Of late, the world of web marketing has been abuzz with rumours about Facebook’s imminent announcement of its brand new email client for its users. Essentially, the story goes, they’re going to open up their existing service, which presently only allows emails between Facebook users, and allow people to send and receive without even having to open up another window. Heaven forefend any of us have to suffer that hardship.

Reportage of this ranges between it being the death of Gmail (and all other non Zuckerberg systems), the death of spam, or just a total non event. Of course, the truth will likely be somewhere in between. What we’ll probably see is a more user friendly email client that they one that Facebook has now, which isn’t terribly good, that can send and receive email from both friends on Facebook and contacts outside, too.  Facebook are hoping that people will adopt this as their go-to email client, as they can now get all their communication at one point, rather than some in the regular email, some in Facebook, and so forth. Quite where this leaves Twitter’s direct messages remains to be seen.

Now, the part that will be of interests to email marketers is the compatibility of the client to current email standards; in other words, will email templates designed to work with Google, Yahoo or Hotmail also render correctly in the new Facebook client? Will your email campaign management system be able to recognise a new client successfully? Will Mark Zuckerberg decide that the best way to take the market is to be as compatible as possible, or will he follow Steve Jobs’ lead and try to bend the market to his will, by forcing people to adapt to what he has decided is the best way of receiving mail?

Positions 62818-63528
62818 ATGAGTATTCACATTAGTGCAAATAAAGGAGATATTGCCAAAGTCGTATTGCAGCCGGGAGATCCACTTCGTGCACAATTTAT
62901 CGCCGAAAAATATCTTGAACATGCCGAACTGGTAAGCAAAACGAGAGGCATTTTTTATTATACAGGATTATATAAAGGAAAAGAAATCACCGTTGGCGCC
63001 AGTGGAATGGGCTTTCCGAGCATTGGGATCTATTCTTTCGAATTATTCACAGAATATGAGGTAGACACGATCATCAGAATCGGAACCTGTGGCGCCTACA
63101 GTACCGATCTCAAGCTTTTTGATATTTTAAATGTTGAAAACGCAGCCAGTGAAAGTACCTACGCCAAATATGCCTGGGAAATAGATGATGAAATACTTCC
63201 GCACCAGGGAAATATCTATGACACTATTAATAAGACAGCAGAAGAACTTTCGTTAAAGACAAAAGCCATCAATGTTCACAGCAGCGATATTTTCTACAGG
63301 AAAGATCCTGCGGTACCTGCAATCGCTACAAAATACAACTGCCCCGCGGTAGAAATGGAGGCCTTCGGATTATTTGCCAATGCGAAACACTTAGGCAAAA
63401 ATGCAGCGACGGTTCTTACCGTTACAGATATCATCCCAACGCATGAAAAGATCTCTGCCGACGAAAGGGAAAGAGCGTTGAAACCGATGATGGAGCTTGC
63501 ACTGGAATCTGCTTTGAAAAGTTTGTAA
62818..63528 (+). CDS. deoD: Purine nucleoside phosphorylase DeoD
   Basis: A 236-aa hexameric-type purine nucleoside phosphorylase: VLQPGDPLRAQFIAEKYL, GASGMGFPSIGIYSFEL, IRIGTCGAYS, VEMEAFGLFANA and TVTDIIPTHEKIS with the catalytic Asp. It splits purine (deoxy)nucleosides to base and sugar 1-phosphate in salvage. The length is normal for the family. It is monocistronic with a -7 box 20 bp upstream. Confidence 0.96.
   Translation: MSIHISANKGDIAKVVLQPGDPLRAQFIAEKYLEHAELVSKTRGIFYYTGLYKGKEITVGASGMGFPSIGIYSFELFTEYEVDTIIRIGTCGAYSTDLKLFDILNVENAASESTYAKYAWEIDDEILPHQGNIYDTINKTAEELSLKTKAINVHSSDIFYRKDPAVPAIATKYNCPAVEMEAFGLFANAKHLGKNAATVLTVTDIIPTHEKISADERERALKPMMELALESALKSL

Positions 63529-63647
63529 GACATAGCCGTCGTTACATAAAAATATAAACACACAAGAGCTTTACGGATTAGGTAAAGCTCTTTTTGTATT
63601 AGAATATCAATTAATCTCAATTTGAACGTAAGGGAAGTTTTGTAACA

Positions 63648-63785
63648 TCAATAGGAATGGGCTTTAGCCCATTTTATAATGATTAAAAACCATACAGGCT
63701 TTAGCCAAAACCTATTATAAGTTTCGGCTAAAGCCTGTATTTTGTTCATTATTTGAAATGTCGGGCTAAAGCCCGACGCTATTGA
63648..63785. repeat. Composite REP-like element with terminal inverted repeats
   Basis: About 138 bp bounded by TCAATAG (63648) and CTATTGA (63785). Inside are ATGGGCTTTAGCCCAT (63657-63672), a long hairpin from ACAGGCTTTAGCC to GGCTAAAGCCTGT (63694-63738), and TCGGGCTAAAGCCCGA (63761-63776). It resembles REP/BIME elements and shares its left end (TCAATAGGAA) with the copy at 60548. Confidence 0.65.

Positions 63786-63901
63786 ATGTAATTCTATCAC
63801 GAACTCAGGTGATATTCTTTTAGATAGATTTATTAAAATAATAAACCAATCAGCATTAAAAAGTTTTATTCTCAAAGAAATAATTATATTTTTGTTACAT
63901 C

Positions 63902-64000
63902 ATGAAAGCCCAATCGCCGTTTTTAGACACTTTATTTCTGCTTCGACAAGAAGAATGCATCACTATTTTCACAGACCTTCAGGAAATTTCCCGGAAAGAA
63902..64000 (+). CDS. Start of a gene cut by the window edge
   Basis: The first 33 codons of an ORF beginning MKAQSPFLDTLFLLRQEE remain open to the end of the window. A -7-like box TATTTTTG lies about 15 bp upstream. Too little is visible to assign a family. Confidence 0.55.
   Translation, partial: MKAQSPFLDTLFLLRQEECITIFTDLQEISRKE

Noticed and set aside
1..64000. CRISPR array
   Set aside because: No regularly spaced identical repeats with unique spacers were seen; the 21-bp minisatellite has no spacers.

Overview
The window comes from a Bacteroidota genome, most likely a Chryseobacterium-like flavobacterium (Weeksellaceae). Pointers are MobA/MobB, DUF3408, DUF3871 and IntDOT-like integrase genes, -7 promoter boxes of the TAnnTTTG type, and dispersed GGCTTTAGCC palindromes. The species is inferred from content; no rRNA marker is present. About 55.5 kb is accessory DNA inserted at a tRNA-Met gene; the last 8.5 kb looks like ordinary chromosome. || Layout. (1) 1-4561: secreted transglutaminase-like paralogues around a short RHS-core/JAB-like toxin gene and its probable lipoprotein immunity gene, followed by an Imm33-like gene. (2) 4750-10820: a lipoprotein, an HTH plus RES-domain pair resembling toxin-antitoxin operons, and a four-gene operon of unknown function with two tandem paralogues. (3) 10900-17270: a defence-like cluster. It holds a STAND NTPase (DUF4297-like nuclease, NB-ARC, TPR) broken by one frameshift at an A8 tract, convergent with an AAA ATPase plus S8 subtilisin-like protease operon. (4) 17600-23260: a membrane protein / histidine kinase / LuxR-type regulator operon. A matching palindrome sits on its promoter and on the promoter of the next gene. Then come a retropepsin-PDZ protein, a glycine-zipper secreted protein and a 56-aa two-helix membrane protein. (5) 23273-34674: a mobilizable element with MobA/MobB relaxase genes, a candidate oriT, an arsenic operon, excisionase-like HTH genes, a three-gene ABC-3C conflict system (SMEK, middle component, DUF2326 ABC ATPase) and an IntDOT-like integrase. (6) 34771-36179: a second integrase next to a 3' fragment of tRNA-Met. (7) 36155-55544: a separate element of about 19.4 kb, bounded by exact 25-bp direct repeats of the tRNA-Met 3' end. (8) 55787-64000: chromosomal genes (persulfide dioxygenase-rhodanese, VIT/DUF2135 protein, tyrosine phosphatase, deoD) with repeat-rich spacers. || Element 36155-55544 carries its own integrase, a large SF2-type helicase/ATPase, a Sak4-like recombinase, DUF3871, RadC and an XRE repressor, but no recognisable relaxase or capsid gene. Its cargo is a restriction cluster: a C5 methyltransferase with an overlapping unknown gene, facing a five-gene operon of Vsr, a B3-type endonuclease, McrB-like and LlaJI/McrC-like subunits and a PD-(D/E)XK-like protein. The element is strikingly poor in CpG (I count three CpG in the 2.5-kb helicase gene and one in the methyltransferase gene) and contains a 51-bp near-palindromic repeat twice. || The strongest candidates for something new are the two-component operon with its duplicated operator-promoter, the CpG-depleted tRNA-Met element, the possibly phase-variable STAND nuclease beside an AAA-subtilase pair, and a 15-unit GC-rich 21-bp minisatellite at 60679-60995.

Again, it’s likely to be somewhere in between. Marketing and communications arms should be prepared to make some changes to their present design, but will probably not have to rip everything up and start again. Testing email delivery, as we’ve talked about before, will be important.

Additionally, you should consider adding a ‘change email address’ link to your mailing list signup, and also in the body of any emails you send out – you don’t want to lose contact with your customers and clients if they decide to migrate en masse to Facebook.

Until things become clearer, though, we’ll just have to wait; there will almost certainly be some surprises, and if not immediately, then in the future. One thing is for certain – Facebook wants email functionality, and it’s playing for keeps.

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